School in Gávea, Rio de Janeiro’s most exclusive private high school,
whose curriculum includes a community service component, dismissed outright
the notion of students using the Two Brothers Foundation to fulfill this requirement.

"If you go into the
favela as a part of Two Brothers, or any other similar organization,
you’re pretty safe," Paul claims. "Levels of everyday crime in favelas
are much lower than those in the rest of the city. But at the same time, anyone
who goes into a favela has to be aware of the [occasional violent confrontations]
between the police and organized crime, just in the same way that anybody
who visits Rio needs to be aware of high levels of urban violence there."

To downplay any safety
concerns, Paul cites the example of one female volunteer, who took up residence
in Rocinha: "She felt completely safe in the favela, anywhere
and at anytime of the day or night. She would not have felt that safe anywhere
else in Rio."

Not a single volunteer
has been a victim of physical violence in Rocinha. It is the tight-knit community,
coupled with the deterrent effect of the notoriously draconian punishment
meted out by organized crime to local miscreants, that makes Rocinha’s narrow
alleys and streets safe around the clock.

In the words of Nicole
Campo, a twenty-two year old New Yorker who visited the English class last
year, "I think Rocinha is definitely one of those places that you hear
all kinds of bad things about, and then you go in, and find out it’s mostly
myth. Probably the majority of people who talk about how dangerous a place
like Rocinha is, have never been there."

Rocinha had not seen inter-gang
violence in recent years which is one of the reasons that safety has never
been a serious concern for volunteers. In the past few months, however, police
incursions into the Rocinha—which generally provoke shootouts with drug-traffickers—have
increased, in response to the specter of a gang war.

A former drug lord from
Rocinha, Eduíno Eustáquio de Araújo Filho, known as Dudu,
escaped from prison in January. Dudu, who is loathed by residents of Rocinha,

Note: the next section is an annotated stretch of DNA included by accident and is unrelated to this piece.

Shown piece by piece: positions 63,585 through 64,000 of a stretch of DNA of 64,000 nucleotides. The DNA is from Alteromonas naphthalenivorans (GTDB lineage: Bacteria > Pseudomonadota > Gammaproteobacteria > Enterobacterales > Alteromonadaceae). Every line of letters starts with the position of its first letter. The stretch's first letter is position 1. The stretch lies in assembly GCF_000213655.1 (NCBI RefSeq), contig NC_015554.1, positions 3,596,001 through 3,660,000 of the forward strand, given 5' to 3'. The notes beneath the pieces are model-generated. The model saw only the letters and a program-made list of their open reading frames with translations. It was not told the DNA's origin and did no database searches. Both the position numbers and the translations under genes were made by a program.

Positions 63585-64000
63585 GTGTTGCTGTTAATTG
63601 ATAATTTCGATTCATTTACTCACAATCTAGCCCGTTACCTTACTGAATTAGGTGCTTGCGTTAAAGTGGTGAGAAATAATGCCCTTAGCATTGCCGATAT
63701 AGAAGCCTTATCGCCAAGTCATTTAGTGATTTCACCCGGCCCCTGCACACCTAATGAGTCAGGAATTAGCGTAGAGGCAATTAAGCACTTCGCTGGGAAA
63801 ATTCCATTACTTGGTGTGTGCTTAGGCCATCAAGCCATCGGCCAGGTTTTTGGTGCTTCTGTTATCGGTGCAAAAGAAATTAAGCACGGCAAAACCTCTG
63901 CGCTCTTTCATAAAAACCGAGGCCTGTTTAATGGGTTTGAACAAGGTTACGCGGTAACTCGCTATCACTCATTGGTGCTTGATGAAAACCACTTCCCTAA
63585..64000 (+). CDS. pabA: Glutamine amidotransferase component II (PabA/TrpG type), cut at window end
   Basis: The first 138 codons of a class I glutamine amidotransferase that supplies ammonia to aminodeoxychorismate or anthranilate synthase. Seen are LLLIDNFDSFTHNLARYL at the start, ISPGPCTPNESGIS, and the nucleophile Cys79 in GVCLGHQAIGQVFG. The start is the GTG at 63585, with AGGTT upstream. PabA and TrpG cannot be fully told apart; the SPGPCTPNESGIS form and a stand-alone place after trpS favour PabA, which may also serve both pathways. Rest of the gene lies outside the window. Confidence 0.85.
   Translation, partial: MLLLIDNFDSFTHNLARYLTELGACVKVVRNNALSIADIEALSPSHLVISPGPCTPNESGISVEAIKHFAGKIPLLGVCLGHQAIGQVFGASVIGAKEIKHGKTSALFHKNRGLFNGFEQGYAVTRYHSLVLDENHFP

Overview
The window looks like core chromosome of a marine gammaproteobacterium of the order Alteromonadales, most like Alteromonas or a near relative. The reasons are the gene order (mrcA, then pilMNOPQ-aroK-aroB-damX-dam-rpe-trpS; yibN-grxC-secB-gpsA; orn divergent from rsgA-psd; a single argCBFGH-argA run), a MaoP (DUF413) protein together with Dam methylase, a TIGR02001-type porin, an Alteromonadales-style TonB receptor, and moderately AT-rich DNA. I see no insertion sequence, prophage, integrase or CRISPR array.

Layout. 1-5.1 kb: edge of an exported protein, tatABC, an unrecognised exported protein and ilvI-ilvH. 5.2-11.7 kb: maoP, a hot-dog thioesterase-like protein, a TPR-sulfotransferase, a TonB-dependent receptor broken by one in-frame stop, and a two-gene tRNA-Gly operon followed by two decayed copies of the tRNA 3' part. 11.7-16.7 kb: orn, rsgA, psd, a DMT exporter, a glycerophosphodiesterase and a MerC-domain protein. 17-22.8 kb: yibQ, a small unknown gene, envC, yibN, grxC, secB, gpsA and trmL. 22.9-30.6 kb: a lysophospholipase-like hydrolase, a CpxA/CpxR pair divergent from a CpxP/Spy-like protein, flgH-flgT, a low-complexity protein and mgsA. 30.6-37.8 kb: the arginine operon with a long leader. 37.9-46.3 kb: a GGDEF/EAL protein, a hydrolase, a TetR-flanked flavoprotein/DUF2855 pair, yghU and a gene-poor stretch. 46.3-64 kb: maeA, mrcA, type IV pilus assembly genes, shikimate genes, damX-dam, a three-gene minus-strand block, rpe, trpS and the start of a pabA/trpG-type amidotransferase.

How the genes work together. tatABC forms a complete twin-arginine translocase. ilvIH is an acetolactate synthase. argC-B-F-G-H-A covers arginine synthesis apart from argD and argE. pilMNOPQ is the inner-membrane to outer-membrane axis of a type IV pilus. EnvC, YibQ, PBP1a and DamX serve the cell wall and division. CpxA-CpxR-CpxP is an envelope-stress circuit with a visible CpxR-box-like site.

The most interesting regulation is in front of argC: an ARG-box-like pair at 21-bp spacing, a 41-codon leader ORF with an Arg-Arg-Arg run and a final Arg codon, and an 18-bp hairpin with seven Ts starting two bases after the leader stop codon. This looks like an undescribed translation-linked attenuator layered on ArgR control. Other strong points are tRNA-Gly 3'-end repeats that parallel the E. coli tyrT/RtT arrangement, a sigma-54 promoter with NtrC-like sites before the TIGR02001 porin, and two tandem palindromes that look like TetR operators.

immediately began planning an invasion of Rocinha, in order to take control
of its lucrative drug trade, which police estimate at 10 million reais (3.3
million dollars) per week.

On Good Friday, Dudu finally
launched the long anticipated invasion of Rocinha, which was thwarted by the
police and local gangsters. Dudu managed to escape Rocinha and it is rumored
that he is plotting a second attempt.

Little Break

Owing to the increase
in violence in Rocinha, Two Brothers Foundation has canceled most of its classes
thus far this year. "The organization takes the safety of students and
volunteers very seriously," according to volunteer Christopher Cummisky.

"Since favelas
in general have such a bad reputation for being violent, it’s very important
that to have the complete confidence of our volunteers that we would not put
them into a dangerous situation. This situation is very rare for Rocinha,
and nobody expects it to last too long. It is possible we are being overly
cautious. But as soon as things return to normal, we’ll be back as well."

In Brazil, the talk is
always about development, about which economic model will allow the country
to finally reach its economic potential, discarding once and for all the label
of "país do futuro" ("country of the future").

But to some observers
it seems that, lost in all the debate about interest rates, exchange rates,
and external debt, is the problem of Brazil’s appallingly deficient public
education system.

Markus Stadler, a former
investment banker in Deutsche Bank’s London Branch and Two Brothers Foundation
volunteer, views the foundation as an exercise in development.

"Development, in
the long-term, has to be linked to a drastic improvement of the public education
system," he remarks. "The way I see it, the Fundação
Dois Irmãos is educational and, therefore, related to the development
process. My students not only learned English, the international language,
but they learned about the world, through close contact with educated foreigners."

Not having proficiency
in English can be an impediment to gaining admittance to quality public universities.
Rhea Pariana, a recent Bryn Mawr graduate and volunteer, asserts that "in
order to get into the most selective universities, which are usually public,
you need to demonstrate a certain level of proficiency in a foreign language,
normally English, that can’t be attained relying solely on English courses
at public high schools. Ironically the large majority of public university
students come from private schools."

Layla de Carvalho, a 25-year-old
Carioca lawyer who recently visited the adult English class, was impressed
by the caliber of the lesson, notwithstanding that the majority of the volunteers
had no formal training as teachers.

"I told some of those
kids that they really have to take advantage of this opportunity, of the intimate
setting with native English-speakers," she recounts. "I, like most
people who can afford it, had to spend a lot of money on private English courses,
and the teachers, most of the time, were Brazilian.

"Not speaking English
nowadays can almost be a form of illiteracy—it’s an incredible disadvantage
professionally, and it usually correlates to social class. It’s for that reason
that programs like this are so important in Brazil."


Gabe Ponce de León is an American, but has been involved in the community
in Rocinha, a Rio favela, for several years and has a photography
studio there. Comments are welcome at
gabepdl@aol.com.